Michaela DePrince
A war orphan from Sierra Leone, Michaela DePrince was adopted by a large American family in New Jersey when she was four years old. At that time her only exposure to ballet was from a crushed and smudged magazine photo that she found clinging to the gates of the orphanage. Michaela begged her new American mother for dance lessons, and soon she was studying ballet, modern, tap dancing and jazz at Dalia Hay’s Dance Academy in Cherry Hill, New Jersey. She also studied ballet for seven years at The Rock School for Dance Education, where she continued her interest in modern, jazz and tap dancing. While at The Rock School, Michaela won both the Hope Award and the Junior Grand Prix at the Philadelphia Regional Youth American Grand Prix. From age eleven to thirteen, Michaela studied ballet in Northern Vermont, from Vanina Wilson, a French dance trained in the Paris Opera Ballet, Alain Albertson Murphy, a former principal dancer in the San Francisco Ballet and Alex Nagiba, a former soloist of the Pittsburgh Ballet Theatre. During that period of her childhood, Michaela also had the good fortune to study with two legends of the ballet world, Monsieur Daniel Seillier in Montreal and Mr. Arthur Mitchell at the Dance Theatre of Harlem’s Summer Intensive. She first attended the American Ballet Theatre’s Summer Intensive in New York City when she was thirteen. Michaela was named a National Training Scholar at the end of that summer. She was a participant in the 2010 International Ballet Competition in Jackson, but it was through the Youth American Grand Prix, where she was an annual finalist for five years, that Michaela was first awarded a scholarship to The Jacqueline Kennedy Onassis School of the American Ballet Theatre. Last year she felt honored to be awarded The Beverly G. Smith Scholarship. This year Michaela is doubly honored to receive this scholarship again.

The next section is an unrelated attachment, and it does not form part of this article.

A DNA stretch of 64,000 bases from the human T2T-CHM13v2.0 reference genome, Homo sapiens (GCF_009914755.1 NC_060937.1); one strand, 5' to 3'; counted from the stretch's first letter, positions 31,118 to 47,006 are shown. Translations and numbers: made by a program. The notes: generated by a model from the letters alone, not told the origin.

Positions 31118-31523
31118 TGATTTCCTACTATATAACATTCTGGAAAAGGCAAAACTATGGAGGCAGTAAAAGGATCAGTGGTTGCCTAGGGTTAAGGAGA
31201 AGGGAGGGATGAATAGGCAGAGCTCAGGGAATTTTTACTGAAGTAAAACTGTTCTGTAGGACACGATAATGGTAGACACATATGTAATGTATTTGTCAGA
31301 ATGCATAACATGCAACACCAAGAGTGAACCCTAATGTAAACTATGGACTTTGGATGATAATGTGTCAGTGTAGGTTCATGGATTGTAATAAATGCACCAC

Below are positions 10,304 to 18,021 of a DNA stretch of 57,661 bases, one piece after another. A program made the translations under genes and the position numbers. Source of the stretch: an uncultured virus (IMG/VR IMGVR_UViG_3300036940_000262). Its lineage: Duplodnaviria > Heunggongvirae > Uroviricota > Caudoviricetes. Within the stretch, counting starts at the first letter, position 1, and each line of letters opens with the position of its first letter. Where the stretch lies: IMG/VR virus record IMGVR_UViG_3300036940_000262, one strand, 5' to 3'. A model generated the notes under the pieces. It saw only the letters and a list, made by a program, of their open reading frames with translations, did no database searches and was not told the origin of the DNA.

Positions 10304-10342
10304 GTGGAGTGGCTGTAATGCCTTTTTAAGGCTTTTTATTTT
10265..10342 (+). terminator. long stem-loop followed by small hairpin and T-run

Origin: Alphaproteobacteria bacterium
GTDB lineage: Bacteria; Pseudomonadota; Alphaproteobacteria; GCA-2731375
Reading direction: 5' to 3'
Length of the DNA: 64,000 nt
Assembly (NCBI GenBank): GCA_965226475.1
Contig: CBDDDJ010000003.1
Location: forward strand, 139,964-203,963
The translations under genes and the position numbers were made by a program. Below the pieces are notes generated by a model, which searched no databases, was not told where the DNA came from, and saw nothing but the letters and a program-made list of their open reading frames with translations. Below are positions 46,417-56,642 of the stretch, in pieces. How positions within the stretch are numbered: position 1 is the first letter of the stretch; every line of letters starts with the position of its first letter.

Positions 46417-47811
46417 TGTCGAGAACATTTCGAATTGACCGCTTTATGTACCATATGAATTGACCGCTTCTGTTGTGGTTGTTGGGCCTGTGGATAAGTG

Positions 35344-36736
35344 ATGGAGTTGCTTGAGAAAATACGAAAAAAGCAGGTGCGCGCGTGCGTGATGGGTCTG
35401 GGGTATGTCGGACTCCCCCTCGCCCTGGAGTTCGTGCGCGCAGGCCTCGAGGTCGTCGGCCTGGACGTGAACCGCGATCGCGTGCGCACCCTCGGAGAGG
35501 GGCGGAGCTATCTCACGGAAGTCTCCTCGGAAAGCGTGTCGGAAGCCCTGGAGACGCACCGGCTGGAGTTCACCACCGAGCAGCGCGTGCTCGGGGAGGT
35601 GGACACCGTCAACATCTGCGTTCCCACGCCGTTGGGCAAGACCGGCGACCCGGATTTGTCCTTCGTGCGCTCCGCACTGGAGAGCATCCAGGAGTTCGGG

Bess Kargman (Director/Producer/Editor)